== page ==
naya ali #MONTREAL
When it comes to the Montreal hip hop scene, Ethiopian born Naya Ali, readily comes to mind. Bursting onto the scene last year with her explosive debut single Ra Ra, this rising singer/rapper has been having her best year yet! Dropping fire tracks back to back she recently unveiled her latest single ‘Get it Right’ — an addictive anthem to breaking free and owning yourself. Speaking about the inspiration for her ‘Get It Right’ video, Naya Ali says, “The visuals are about breaking free from the ‘sunken place’. I felt like I was trapped for so long in a state of mind that had me forget who I really was, so I had to break free and escape by killing a part of myself that I had outgrown. The dark and symbolic visual is a Kanye-esque canvas, inspired by Stanley Kubrick meets Jordan Peele”.
Championed by the likes of Vice, Complex, Highsnobiety, Apple Music and featured on Spotify Canada's top playlists, Naya is the first female rapper and the only anglo rapper from Quebec to perform at the renowned Osheaga Festival, which is being headlined by Childish Gambino and Janelle Monae. This young hip hop star is rapidly rising and doesn’t disappoint!
In this episode, we catch up with Naya and talk about her inspirations, her favorite places in Montreal, representation and how she believes poutine is overrated.
what is get it right about?
The song is about breaking free and finding my freedom to take control of my life. It’s kind of like a warm up into the game too - it’s very versatile, it’s very me coming in easy, it’s kind of me breaking the chain, and truly stepping into my authority.
give me the first 3 words that comes to mind about this song?
Freedom, power, grit
Do you remember what it was like being on stage for the first time?
It was a while ago - I started music a long time ago, I think I was like 19 or 20. It was great! A little nerve wracking but I felt like I was at home.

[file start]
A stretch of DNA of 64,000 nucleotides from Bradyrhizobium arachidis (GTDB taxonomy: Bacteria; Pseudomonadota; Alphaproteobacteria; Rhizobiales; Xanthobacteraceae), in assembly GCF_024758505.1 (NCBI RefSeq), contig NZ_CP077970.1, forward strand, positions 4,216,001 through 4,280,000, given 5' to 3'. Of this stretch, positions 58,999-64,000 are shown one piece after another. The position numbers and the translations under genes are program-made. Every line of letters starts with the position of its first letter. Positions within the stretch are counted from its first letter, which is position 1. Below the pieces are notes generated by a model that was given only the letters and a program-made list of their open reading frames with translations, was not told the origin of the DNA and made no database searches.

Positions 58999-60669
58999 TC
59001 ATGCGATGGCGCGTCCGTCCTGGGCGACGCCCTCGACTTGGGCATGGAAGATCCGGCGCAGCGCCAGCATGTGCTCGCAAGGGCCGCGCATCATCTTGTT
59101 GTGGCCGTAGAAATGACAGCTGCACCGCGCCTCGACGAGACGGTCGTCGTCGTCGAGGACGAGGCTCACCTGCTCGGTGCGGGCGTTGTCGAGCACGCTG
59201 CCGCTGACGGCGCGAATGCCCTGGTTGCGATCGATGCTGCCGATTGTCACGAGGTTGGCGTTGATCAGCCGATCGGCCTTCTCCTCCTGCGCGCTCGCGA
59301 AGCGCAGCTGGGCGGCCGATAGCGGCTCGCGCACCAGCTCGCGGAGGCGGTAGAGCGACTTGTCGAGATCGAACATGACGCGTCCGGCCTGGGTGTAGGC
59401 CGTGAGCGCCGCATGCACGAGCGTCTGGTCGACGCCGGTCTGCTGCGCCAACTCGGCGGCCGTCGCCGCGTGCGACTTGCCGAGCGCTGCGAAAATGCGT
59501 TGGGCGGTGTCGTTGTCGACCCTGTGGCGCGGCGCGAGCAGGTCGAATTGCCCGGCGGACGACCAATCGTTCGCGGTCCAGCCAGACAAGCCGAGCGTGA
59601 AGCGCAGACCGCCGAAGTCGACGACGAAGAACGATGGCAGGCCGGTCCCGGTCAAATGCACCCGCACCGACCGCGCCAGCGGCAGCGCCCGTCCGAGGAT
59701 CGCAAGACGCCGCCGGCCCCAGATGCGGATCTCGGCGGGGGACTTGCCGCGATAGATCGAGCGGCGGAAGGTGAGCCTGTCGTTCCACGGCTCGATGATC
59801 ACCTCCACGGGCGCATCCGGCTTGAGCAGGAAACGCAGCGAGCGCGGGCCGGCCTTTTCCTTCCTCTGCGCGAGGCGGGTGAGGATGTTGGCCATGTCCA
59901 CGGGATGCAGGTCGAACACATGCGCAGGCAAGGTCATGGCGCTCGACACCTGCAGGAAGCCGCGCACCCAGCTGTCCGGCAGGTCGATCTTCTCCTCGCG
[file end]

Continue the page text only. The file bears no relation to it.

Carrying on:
looking back, do you have any advice for yourself?
Any advice that I would give myself back then would be just to trust yourself. That’s the number one thing.
you were born in ethiopia, but raised in Montreal, how has that influenced your work?
I grew up here so it made me the person that I am today. It’s my hometown - there’s this love I have for this city that’s going to be with me anywhere in the world that I go. Being a musician in Montreal for me, in my experience, has been super great. There’s this budding vibe that hip hop is really taking its place in the city, and it’s a beautiful thing to watch and be apart of. It’s been very welcoming to me. I did Osheaga this year and it was just great things from the city. I can’t wait for hip hop and rap to take a bigger place on the world scale.
What’s something about Montreal that most people might not know?
It’s one of the greatest cities in the world and it’s about time that people know that.
Where are some of your favorite places in Montreal?
For me, it’s mostly about the people. St. Laurent street is amazing. St. Henri is pretty dope. Old Port is good for touristy stuff.
What’s something you can’t miss out on in Montreal?
Honestly, the food! There’s a lot of great restaurants here and some really cool places to eat at.
Is poutine under or overrated?
For me, overrated. I can’t lie, I’m not a poutine fan. Don’t hate me!
What do you do when you’re by yourself?
I like alone time. I’m an intro-extrovert, so when I need to be on, I’m on, but I like to recharge and be by myself. It’s my moment to regain my energy. I like to just chill and meditate a little bit and clear my mind and think about things.
Where should Beatbites go next?
I think you guys should go to Johannesburg.